Like all parents, I remember so clearly the day he was born. And like all parents I am amazed at how fast the years have flown by. My son Will turns 12 today and while I don’t remember having any clear expectations of the kind of person I wanted him to become he seems to be exceeding them all, right before my eyes. It’s not that I don’t want to kill him on occasion and it’s not that he doesn’t drive his siblings (Mollie and Graham) crazy now and again but all and all, Will is a good kid who lives life each day with a smile on his face and plenty of love in his heart.
He started middle school this year and also discovered girls. He suddenly wants to look his best and spends a good deal of time in the bathroom primping and preparing himself before he heads out the door. He goes to bed late and can no longer get up without being dragged from his bed. He’s rarely sick and while he’s not an overly terrific student he rarely misses school; the social aspect, especially the girls might have something to do with this. He’s a good athlete, not a rock star but good. He wrestles, plays baseball and soccer. Living in Maryland, I’d hoped he would take an interest in lacrosse but for whatever reason that hasn’t happened.
If I had to come up with one thing that Will really loves I would have to say camp; not camping but camp. Since he was 8 he has been fortunate enough to spend his summers in Vermont attending an all boys camp called Keewaydin. Keewaydin has been around for over 100 years and operates today much the same as it did when it first opened its tent flaps all those years ago. Here boys are allowed and encouraged to be boys. They build fires, tell stories, rough-house, go on canoe trips, sing songs, shoot arrows, swim, eat bad food, wear the same clothes day after day and learn what it takes to be away from home and to live in a community full of strangers. And best of all, no electronics of any kind are permitted. I love this part!
Last year, Will stayed at camp for the full 8 weeks and became an “Old Timer” since this was his fourth year as a camper. Some parents find it difficult to accept the idea that their child will be gone and away from home for such a long time but the way I see it, I’m preparing my son to be independent and adventurous. He’ll need these skills in our fast-paced, ever-changing world, and camp is a great place for him to gain these skills; it’s a good thing.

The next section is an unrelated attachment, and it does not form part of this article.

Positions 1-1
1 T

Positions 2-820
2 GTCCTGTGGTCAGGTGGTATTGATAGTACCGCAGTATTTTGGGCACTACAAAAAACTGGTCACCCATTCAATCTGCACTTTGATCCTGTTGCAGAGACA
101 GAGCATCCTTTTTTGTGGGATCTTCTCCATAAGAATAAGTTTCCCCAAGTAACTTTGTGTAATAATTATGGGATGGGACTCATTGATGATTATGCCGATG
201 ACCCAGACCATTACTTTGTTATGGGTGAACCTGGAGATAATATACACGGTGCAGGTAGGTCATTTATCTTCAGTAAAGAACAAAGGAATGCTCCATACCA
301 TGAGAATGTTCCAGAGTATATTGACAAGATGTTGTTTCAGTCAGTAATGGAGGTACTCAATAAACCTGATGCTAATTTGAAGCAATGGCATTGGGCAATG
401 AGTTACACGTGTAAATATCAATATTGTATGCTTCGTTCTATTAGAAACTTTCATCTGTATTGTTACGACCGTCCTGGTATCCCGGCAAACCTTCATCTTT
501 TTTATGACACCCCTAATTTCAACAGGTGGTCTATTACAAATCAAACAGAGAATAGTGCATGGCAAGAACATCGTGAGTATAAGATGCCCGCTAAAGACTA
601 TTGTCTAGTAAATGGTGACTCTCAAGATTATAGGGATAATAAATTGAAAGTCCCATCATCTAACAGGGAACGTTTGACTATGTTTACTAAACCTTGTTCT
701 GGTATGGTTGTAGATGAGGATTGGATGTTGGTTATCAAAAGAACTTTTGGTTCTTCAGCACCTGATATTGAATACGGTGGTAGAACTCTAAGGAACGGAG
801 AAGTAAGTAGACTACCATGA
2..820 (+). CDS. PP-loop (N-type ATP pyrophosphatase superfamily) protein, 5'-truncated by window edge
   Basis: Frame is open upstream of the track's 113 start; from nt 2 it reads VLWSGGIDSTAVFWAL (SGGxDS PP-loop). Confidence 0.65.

I started by saying that I had no real expectations of the kind of person I wanted Will to become. In fact, that’s not true. I wanted him to be like my father, his namesake. I wanted him to grow to be honest, to have integrity, to be independent and not follow the herd. To work hard at what’s important, to be a good neighbor and as they say at Keewaydin to “help the other fellow.” As I think about these things, I am lucky because this is pretty much what I got. Parenthood, what a ride. I wouldn’t have missed it for the world. Happy Birthday Will!
It’s a tough job as they say but someone has to do it. And since I couldn’t think of anyone better to do it, I figured I just had to do it myself. Poor me!
I just returned from the beautiful British Virgin Islands where I spent a week sailing around with my family on a beautiful Jeanneau 409 chartered from Sunsail Yacht Charters. This was not one of our usual family sailing vacations but rather a company event that we hosted for the owners of our boats. Because space is tight in the British Virgin Islands, we limited the trip to 25 boats and about 125 people. We would have loved to have more boats but when you call up some of these small island resorts and ask them if they can make a dinner reservation for 200 people, they about pass out just thinking about it. And so we limited the trip to 25 boats and that turned out to be the perfect size for this great Caribbean adventure.
We started out on the island of Tortola and made stops at Cooper Island, The Bitter End Yacht Club on Virgin Gorda and the very posh Peter Island. The trip lasted a full week which gave folks time on their own to discover other great cruising destinations such as Anagada, Norman Island and the famous Foxy’s on Jost Van Dyke. The trip was a complete blast and provided the added benefit of getting to know the owner’s of our boats in a way that we could have never done by talking with them over the phone or running into them at a boat show. No, here in the BVI, under the warm Caribbean sun, cold cocktail in hand, is where you can really get to know your customers. And I did, and my staff did, and my family did and our customers got to know us; what a great time we all had!
In addition to dropping anchor in some fantastic spots, we also had some awesome events including racing around in our inflatable dinghys on a treasure hunt, a pirate party in full pirate regalia, a number of amazing dinners, a hike up Virgin Gorda and a great talk by author and ocean sailor, John Kretschmer who afterwards, signed copies of his latest book, Sailing a Serious Ocean. All of this together, added up to one great event and the opportunity to strengthen our relationship with our customers.
I’ve long been enamored with companies who have manged to make their customers fall in love with them. Companies like Southwest Airlines, Harley Davidson, TOMS, and Apple who’s brand loyalty is through the roof; It’s a beautiful thing and well deserved for sure. And while I know Jeanneau builds a great boat, I would like Jeanneau to be known for being a great company as well; full of hard working men and women who love what they do and love to see their customers enjoying the boats that they build. And because of this, social events like the 2014 BVI Owner’s Rendezvous will just have to continue. And, It’s a tough job, there’s no denying it. But, since somebody has to do it, that somebody may as well be me; C’est la vie.